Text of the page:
2017 — Coexistencias / Coesistenze. Risonanze, dissonanze, ecologie

Liminaria is a fieldwork-based research project aimed at developing sustainable cultural, social and economic networks in the Fortore area, a rural micro-region in the province of Benevento, Southern Italy. The project unfolds through the planning and execution of “actions” on the territory, all carried out in joint collaboration with local communities. In this way, it seeks to test out new models of intervention in rural areas, thus reconfiguring rural territories as dynamic places while revaluing local resources.

Liminaria is already in its fourth year. Different kind of “actions” have been carried out so far within the framework of the project: cultural events and performances (including a sound-art residency programme for international artists), mid-term coworking projects with local schools, activities of network optimisation, new-media related initiatives, hybrid and experimental research protocols.

The “Liminaria Residency Programme” is an essential part of the project. The international sound-artists who join the programme share the project’s mission of shunning mere descriptive approaches to the territory and the local communities, activating instead a critical, two-way exchange in which local communities are called upon to tell their stories and the stories of their territory together with the artists, thus co-threading a narrative that creatively changes year after year. Indeed, since the very first edition of Liminaria, the residency programme has focused on the very evident characteristics of the Fortore region to narrate them otherwise. These characteristics include the complex dynamics between rural territory and urban space, the issues of “generation” and “time” within local communities (depopulation, movement, and cultural heritage), the peculiar geophysical characteristics of the place (remoteness, wind, energy, infrastructure and/or lack thereof).

However, over the years the approaches within the residencies have been changing significantly. The territory has very soon ceased to be a mere space for the artists to describe – as if they were “detached observers/detached listeners”; on the contrary, the territory has claimed its right to be experienced in all its complexity – as a milieu made of different, co-existing elements. In terms of sonic thought/sonic research, this has entailed the elaboration and production of projects that have increasingly addressed composition over documentation and “innerscapes” over static notions of the “soundscape”, thus revealing the acousmatic, the fleeting and the eerie within the milieu, in consideration of absent as well as present elements, human as well as non-human forces.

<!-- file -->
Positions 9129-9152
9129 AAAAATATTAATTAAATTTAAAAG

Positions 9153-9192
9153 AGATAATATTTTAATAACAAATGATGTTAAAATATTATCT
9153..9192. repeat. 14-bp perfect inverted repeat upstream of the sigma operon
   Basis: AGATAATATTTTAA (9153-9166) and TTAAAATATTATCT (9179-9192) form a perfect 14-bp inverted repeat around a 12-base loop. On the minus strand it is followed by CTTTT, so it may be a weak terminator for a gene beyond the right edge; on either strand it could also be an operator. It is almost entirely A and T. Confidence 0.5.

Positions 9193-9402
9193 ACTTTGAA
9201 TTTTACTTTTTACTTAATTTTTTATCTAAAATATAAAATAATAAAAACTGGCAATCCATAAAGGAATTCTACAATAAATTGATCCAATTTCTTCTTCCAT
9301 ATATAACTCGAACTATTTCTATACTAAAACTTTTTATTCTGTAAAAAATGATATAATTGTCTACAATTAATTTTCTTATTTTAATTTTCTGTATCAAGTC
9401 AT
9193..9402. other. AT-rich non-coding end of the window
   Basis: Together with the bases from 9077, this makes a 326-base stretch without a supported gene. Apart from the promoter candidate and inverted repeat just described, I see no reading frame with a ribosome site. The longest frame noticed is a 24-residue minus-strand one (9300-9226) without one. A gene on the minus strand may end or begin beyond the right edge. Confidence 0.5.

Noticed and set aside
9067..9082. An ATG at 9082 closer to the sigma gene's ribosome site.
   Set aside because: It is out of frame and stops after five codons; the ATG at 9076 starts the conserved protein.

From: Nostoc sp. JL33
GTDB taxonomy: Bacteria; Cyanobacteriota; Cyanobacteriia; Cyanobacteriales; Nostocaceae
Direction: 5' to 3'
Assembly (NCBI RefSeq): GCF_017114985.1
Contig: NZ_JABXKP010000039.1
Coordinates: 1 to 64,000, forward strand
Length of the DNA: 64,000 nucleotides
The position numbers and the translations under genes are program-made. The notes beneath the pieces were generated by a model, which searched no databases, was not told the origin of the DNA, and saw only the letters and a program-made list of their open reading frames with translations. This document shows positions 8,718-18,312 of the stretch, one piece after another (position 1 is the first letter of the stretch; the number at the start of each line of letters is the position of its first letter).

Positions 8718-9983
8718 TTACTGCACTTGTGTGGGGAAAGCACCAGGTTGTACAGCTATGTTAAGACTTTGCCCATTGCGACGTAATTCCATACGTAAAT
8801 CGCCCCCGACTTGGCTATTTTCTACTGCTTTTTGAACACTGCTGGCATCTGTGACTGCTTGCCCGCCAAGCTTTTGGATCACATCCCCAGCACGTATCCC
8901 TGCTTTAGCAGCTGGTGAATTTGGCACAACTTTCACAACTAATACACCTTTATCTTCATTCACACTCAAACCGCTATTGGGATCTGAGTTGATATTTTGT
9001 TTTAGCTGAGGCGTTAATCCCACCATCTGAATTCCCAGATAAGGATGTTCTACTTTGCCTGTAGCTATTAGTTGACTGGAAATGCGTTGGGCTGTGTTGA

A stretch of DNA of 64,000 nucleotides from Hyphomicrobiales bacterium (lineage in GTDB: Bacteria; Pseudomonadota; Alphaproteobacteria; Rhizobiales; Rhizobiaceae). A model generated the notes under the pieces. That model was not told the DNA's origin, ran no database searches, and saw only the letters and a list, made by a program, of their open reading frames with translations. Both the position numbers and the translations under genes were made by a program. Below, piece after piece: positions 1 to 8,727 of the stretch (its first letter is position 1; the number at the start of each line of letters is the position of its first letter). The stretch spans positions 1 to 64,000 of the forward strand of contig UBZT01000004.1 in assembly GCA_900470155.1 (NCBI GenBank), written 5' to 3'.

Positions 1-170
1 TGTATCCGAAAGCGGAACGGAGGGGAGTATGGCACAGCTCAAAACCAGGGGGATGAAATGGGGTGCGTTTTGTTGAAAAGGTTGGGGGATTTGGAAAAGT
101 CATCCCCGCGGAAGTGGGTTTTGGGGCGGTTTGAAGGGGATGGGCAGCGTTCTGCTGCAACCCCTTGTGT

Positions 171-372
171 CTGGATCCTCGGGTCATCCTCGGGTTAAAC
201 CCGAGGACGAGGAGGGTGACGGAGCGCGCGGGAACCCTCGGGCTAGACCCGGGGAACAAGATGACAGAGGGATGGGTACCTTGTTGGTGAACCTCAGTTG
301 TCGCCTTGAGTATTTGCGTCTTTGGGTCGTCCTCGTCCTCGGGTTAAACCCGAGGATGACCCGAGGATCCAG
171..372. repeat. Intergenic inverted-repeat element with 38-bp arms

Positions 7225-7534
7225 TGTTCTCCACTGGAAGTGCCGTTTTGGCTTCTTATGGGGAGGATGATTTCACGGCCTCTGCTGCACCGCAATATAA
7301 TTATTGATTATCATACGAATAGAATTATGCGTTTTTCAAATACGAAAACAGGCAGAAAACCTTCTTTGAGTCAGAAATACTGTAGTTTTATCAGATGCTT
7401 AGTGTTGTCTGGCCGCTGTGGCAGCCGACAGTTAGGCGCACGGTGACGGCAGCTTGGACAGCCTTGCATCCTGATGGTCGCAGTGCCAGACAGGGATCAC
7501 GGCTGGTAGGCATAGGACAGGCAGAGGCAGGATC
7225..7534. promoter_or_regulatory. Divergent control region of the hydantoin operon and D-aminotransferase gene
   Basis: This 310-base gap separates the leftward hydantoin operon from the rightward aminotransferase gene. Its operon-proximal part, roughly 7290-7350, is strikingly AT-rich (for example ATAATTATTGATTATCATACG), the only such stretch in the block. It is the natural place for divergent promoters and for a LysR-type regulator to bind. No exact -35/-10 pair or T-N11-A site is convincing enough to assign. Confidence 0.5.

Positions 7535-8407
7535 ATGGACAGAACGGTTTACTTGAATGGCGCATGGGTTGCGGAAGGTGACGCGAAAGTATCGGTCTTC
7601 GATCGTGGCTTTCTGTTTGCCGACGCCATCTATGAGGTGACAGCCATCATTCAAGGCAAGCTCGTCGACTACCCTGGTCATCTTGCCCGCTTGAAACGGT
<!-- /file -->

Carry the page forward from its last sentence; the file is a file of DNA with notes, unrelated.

By pursuing a research path that has spontaneously emerged from the residency programme, Liminaria 2017 will therefore programmatically focus on the concept of “coexistence”. Different (human and non-human) life forms exist and insist on a territory, any territory – and they are mutually implicated in one another. Sometimes, they co-exist together peaceably; some other times, they are in conflict with each other. Conflictual coexistences are valuable too, as they generate “grey zones” within a rural territory, which can productively challenge any inherited notion of “environment”, “nature”, and “ecology”. Through its co-existences (and conflictual co-existences), the rural territory can in fact be approached otherwise, leaving aside contemplative, romantic or decadent clichés about “rurality”.

In critical dialogue with concepts recently developed within critical theory – such as a “dark ecology” of places (Timothy Morton) and a “dark ontology” of sounds – the artists-in-residence and curators will explore together these dimensions. The residency programme (taking place over 3 non-consecutive weeks in June, July and September) will also test out a hybrid form of self-reflexive “joint curatorship”, sharing the research process with the communities, in close contact with the actual territory, in the here and now of the residency. The micro-region of Fortore will reveal itself one more time as a place of potentiality: a landscape of resonance and dissonance, a complex assemblage of visible and invisible forces, a challenge raised to the concepts of “place”, “rurality” and “ecology” as we know them.